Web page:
Ask a sample of average American consumers if they prefer U.S.-made products and most will say yes, according to at least half a dozen surveys. But say you want them to pay a little more for it? That’s a different story, says Peter Mann, CEO of Oransi, which makes its indoor air purification products in China.
“They don’t want to pay any kind of premium for ‘made-in-America,’” says Mann, a U.S. Navy veteran and former Dell executive. “That’s kind of the problem with reshoring.”
For Oransi, as for so many U.S. manufacturers who currently outsource to China, product design makes it very difficult to replicate production in the U.S. “If you take apart a Chinese air purifier, it’s got a lot of parts, a lot of screws and assembly requires a lot of labor,” which is, of course, cheaper in China, says Mann. “So we can’t take that product and build it here and be remotely competitive.”
And he did try. Back in 2013, Oransi contracted with a Connecticut company to manufacture two Oransi-designed models, but those have since been discontinued. “The price and the cost were way too high,” he says.
But in 2021, Oransi merged with Aviemore Technologies, a maker of motion control products in Radford, Virginia, and Mann and Aviemore’s founder, Moe Barani, began redesigning the air purifiers from the ground up. It took two years of development, but they can now cost effectively manufacture stateside.
“We redesigned it with fewer parts so the assembly requires a lot fewer people, and we can assemble it much more efficiently,” says Mann, noting that even with China’s lower cost of labor and cheaper component parts, the new product’s price tag and higher performance will make it a clear favorite among customers.
Production is set to start in the next few months at the company’s 156,000-square-foot manufacturing facility in Radford, and, within the next year, the goal is to shift all manufacturing from China to the U.S. That will mean hiring approximately 100 new employees in assembly and engineering, but Mann says finding talent in the “electric motor hub,” as the area has been called, won’t be an issue. “We’re near Virginia Tech and there are a few other electronic motor companies in the area, so there’s a lot of knowledge here.”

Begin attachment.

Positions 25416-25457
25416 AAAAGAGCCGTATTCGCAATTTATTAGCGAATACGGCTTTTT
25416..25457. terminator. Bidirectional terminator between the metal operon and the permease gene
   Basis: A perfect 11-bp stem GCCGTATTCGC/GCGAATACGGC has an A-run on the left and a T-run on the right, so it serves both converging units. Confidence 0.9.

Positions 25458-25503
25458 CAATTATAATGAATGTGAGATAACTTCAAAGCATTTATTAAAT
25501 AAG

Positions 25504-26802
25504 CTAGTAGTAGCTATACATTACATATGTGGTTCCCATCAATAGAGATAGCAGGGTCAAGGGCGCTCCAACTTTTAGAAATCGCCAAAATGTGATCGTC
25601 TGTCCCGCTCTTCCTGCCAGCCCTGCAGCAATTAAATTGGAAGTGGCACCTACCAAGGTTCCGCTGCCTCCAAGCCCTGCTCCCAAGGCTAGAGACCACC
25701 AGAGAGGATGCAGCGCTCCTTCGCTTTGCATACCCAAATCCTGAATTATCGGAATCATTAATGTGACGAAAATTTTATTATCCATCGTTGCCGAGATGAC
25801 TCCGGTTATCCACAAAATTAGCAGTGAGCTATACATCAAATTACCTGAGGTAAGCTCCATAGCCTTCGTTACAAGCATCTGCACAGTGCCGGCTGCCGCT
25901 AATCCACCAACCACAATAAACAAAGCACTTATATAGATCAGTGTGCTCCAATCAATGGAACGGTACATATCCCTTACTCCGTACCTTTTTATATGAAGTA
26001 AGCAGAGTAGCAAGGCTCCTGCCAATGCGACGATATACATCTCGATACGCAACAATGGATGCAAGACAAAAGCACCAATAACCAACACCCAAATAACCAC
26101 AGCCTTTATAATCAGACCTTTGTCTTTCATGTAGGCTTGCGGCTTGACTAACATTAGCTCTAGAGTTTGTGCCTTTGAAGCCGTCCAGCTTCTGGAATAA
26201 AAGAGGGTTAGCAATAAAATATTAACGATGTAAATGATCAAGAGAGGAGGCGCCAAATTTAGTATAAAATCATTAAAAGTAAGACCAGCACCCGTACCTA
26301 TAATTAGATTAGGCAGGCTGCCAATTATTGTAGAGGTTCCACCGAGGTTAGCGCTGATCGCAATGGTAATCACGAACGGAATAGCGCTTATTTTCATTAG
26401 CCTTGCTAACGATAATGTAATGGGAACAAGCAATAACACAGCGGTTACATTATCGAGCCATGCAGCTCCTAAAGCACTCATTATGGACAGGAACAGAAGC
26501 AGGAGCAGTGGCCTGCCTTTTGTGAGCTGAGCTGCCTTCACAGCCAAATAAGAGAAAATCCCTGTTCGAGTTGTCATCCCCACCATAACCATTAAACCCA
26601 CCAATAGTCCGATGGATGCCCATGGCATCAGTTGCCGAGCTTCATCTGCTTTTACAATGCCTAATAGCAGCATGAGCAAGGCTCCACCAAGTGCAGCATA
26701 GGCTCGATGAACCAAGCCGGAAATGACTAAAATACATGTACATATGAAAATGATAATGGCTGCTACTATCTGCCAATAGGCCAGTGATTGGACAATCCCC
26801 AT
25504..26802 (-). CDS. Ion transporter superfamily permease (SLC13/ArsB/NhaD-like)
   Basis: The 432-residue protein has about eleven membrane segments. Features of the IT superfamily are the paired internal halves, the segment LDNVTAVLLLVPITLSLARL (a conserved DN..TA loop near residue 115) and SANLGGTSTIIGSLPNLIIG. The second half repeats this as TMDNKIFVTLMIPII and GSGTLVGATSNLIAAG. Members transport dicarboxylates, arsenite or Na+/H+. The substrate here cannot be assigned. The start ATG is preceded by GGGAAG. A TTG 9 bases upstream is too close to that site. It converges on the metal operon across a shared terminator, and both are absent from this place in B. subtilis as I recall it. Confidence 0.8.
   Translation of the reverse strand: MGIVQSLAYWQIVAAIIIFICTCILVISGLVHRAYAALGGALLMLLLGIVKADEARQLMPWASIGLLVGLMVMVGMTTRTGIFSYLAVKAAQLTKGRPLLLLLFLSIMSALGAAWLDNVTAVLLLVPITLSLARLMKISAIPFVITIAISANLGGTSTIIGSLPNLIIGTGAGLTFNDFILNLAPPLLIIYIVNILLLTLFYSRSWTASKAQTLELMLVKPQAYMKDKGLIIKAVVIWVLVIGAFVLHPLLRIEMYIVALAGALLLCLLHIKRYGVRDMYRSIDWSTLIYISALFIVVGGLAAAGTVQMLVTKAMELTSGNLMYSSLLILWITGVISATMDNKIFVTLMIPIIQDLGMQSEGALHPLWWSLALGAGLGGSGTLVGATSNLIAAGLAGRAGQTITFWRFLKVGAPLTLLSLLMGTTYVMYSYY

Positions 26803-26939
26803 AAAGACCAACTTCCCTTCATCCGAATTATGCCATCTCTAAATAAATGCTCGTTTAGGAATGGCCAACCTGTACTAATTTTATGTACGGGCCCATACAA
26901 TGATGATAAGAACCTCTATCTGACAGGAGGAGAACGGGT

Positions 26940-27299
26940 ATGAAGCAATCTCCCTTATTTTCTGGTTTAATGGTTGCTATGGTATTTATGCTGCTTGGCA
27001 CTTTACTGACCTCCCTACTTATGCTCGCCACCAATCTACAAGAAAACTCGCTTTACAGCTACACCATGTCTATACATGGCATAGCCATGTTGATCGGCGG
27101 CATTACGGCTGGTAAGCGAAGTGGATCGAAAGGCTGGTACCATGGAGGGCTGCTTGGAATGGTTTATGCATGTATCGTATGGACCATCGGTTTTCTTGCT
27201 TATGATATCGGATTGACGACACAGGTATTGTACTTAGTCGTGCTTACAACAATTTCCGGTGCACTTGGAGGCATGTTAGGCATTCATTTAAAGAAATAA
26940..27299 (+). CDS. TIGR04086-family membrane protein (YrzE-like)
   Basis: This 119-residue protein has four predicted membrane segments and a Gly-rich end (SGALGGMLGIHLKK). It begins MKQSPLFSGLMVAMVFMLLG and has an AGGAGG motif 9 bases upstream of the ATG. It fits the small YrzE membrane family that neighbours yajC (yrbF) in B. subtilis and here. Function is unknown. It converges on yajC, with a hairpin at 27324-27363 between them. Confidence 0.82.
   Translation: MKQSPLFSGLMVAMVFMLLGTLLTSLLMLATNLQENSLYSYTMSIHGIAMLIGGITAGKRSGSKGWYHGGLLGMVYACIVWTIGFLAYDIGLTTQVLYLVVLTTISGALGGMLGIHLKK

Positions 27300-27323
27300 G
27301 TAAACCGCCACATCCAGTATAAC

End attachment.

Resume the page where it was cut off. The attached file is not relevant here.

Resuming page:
Mann has some advice for leaders considering reshoring to the U.S.:
• Get clear on your goals. “[Ask yourself], what are we trying to achieve? Then work backwards to get there,” he says. “The key is, we live in a global world and there’s a lot of competition so, is there a path for you to innovate to be competitive manufacturing in the U.S.?”
• Is this something your customers care about? For Oransi, the answer to that question was yes, so he had to figure out how to make it work for balance sheet. “Our competitors in the U.S. that we’ll be going up against for performance are probably three times the price that we’re gonna be. We’re pretty excited about that because we’ve put so much time into it.”
• Reset expectations. Apples to apples, things will probably take longer and cost more in the U.S. than in China, especially in Shenzhen, where “you just go around the corner and you can find the suppliers or partners you need.” In the U.S., he notes, “we’re not there yet in terms of ease of access to either some of these components or just the willingness of companies to work harder and faster—so it takes longer and clearly costs more, as we’ve seen,” he says. “Hopefully it gets better as more reshoring takes place and there’s a little bit more infrastructure built out.” He also points out that labor in China isn’t as cheap as it used to be—but it’s still very hard for the U.S. to compete with a work ethic that values a seven-day workday over work-life balance.
That isn’t likely to change in the near future. So for now at least, companies that want to make product in the U.S. will need to simplify their designs and reduce the steps required for assembly. “Because you’re not gonna change the way people are wired here, right?” says Mann. “So you have to find a new, better way to do it here.”